What ensued was an endless barrage of phone calls, affidavits, recorded testimonies, forms, and the multiple "oh we lost the recording of your previous interview, can we do it again" phone calls (designed to see if you changed your story), that amounted to nothing more than full-on harassment. I was even warned I might be named in one of the several pending lawsuits (I never was). I finally refused to cooperate any further; at which point the calls, emails, and snail mail finally stopped.

I felt really bad for the victims, but I also became a victim myself. Lesson learned. I won't be making the same mistake again.

Just thought I'd warn you for what's about to happen.

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Most states have good Samaritan laws which will protect you in this case, obviously they can try to get something from you but won't be able to.

In that situation SoFlaBassAddict is correct, you could have rolled him over to clear his airway but know if you didn't stabilize his head and neck additional injuries could have taken place. But the training for for EMT repeatedly said "life over limb".

It was rather sad to respond to an accident scene, start treating the patient and an eyewitness is there. When things have settled a little the witnesses are all gone. To many instances like what Glenn went thru, people are afraid to get involved.

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I'd do it provided I had the know how.

All the courts and money in the world are not equal to saving a human life.

You might get sued and harassed but at the end of the day you can go to sleep at night knowing you didn't let a fellow human being die when you had a chance to help.

That's just my opinion but in your circumstance I don't know what else you could do with Mr. Take-Charge being a A-hole

Capt.O

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Just like BrianinMD said, most states have good Samaritan laws to protect those who lend a helping hand in time of need/disaster. Doesn't mean that they can't try to sue you and cause all sorts of headaches, but none the less you will be protected. I am with you on this situaton. I would have tried to roll him as well to clear his airway. Sounds to me that the guy who was "running the show" was probably in shock as to what had just happened and was more than likely untrained to do anything helpful. There are people who should help at the scene and those who should go get help. Sounds like he was one of those who should have gone for help. Hope it works out for you.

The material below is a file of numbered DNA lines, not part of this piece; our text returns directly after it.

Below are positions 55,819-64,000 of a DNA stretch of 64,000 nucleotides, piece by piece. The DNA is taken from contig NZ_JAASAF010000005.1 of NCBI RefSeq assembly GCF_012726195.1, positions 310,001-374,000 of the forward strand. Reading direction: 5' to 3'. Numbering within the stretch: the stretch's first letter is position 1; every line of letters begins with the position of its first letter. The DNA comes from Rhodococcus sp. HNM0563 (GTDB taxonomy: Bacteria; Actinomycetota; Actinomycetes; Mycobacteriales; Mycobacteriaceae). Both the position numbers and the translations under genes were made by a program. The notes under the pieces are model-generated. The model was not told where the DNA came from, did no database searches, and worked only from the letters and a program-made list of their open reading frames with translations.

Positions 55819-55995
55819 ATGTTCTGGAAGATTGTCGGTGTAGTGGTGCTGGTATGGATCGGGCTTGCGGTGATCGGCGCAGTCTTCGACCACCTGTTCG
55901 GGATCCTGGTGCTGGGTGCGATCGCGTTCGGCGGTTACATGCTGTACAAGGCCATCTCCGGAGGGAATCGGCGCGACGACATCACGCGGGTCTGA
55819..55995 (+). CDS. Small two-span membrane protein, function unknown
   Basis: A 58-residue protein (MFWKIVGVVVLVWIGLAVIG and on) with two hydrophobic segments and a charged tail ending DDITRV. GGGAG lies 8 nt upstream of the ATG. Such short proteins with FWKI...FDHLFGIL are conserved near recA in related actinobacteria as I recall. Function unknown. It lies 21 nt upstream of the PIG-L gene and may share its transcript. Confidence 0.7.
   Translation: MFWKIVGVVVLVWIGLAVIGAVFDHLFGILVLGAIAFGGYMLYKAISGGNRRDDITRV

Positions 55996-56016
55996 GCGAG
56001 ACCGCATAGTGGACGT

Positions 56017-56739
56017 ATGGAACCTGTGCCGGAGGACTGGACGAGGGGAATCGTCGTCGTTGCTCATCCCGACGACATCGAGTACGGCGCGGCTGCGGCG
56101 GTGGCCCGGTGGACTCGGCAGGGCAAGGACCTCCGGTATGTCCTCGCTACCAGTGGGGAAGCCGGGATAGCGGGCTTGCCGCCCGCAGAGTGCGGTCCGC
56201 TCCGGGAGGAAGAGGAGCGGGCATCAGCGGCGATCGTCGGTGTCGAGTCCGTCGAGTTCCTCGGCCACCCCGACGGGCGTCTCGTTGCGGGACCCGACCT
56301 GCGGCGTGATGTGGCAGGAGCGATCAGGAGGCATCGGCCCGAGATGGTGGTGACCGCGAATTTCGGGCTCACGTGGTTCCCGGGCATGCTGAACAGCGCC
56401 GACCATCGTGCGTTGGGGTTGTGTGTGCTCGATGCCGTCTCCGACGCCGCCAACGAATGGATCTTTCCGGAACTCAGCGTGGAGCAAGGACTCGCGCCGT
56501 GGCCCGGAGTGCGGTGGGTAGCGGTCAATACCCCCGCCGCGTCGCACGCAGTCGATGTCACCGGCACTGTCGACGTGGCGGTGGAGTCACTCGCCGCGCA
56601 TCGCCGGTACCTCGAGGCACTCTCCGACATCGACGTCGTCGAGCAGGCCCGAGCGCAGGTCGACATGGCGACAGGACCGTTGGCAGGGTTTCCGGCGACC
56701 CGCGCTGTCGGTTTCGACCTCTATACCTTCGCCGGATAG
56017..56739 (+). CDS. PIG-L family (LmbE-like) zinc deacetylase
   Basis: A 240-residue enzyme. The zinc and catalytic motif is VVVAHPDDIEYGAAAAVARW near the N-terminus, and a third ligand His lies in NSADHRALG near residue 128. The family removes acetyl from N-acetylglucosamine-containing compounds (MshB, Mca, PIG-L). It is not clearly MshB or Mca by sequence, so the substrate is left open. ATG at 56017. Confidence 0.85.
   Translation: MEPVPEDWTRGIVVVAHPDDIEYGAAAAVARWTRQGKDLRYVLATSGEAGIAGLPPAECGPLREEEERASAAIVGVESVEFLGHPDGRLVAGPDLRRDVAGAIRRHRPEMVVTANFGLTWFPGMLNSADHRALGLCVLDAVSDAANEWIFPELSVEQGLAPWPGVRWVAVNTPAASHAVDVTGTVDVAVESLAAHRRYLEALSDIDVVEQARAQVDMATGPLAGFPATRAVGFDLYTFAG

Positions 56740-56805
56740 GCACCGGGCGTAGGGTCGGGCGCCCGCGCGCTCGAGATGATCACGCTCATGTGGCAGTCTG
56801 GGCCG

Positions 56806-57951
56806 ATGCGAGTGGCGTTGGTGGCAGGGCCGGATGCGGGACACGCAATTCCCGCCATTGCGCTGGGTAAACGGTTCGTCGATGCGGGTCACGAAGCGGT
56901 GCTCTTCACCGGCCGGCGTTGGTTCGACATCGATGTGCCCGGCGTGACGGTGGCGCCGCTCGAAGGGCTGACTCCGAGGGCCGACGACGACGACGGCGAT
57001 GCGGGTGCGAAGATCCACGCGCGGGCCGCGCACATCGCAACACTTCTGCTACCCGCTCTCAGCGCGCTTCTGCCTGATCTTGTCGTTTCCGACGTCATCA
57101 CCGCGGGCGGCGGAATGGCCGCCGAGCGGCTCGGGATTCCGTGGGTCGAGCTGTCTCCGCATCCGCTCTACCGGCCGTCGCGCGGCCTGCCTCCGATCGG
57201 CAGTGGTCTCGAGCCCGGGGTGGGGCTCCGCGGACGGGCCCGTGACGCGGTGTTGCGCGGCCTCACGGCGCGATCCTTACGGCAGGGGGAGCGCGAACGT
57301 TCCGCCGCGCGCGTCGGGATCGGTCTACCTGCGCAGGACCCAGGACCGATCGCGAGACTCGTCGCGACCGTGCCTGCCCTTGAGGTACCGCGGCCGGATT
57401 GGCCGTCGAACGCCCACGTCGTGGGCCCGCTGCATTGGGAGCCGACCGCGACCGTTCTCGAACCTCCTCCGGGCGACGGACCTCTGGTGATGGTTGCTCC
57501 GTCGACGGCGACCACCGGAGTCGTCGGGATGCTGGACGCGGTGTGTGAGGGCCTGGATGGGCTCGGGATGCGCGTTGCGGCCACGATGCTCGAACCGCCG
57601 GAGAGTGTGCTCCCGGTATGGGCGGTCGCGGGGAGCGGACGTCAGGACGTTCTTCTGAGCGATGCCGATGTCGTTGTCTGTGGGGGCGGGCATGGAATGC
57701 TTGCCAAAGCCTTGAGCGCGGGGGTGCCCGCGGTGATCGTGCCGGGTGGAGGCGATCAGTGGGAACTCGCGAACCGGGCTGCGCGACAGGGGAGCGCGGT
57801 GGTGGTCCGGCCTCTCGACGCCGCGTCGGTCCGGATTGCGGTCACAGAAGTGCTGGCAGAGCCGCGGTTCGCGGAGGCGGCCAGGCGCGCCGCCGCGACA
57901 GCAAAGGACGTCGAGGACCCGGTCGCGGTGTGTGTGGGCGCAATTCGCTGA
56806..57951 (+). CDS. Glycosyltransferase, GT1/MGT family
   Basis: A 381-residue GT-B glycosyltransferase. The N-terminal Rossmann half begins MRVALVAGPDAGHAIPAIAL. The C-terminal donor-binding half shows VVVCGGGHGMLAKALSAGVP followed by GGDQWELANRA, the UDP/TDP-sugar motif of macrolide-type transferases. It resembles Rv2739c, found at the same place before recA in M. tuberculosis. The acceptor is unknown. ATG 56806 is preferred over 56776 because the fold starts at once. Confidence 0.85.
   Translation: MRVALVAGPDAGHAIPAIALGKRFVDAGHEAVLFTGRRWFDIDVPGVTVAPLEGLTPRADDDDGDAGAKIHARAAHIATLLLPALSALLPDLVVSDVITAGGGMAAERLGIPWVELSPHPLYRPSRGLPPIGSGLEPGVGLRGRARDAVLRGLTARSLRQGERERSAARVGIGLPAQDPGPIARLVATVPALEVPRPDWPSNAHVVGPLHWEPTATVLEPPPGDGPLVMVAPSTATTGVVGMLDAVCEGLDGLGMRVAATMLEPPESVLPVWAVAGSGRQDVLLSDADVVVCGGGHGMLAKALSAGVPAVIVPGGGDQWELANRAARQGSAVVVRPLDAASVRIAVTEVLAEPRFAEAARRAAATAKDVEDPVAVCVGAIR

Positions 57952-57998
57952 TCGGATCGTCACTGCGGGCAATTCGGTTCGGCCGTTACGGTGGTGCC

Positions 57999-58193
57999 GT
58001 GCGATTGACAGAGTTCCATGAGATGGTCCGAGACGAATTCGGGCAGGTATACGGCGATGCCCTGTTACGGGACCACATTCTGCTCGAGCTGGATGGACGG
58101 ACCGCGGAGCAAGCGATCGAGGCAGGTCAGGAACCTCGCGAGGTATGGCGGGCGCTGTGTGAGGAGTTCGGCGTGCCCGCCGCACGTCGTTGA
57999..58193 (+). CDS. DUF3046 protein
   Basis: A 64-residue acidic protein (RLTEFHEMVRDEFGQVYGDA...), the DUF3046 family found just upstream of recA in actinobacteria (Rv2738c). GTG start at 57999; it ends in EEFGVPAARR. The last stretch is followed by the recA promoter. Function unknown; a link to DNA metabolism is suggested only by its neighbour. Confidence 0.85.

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Watching someone choke to death on his own blood to avoid possible collateral damage does not make sense. Without oxygen to the brain the condition of the spinal column becomes moot very quickly. You were right in your assessment of the situation, and would have been right opening his airway if professional help had not arrived. Could there be legal or civil consequences? Maybe, but watching someone die to avoid getting involved is not something I would be willing to do.

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I can't answer for anyone else, but since I have first responder training, I would be morally obligated to do something. Clearing his air passage would be the 1st obvious choice, as mentioned above.

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My law professor talked about this. It may be morally wrong, but it would be legally smart to do nothing but call 911. In Tennessee the law only protects licensed professionals. (at least I think so) I could get sue if I tried to help someone and he dies. It is what it is.

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Usually its the opposite of that, the trained professionals are not protected under the good Samaritan laws because they are trained and should know what they are doing. The average citizen is not traded but trying to help.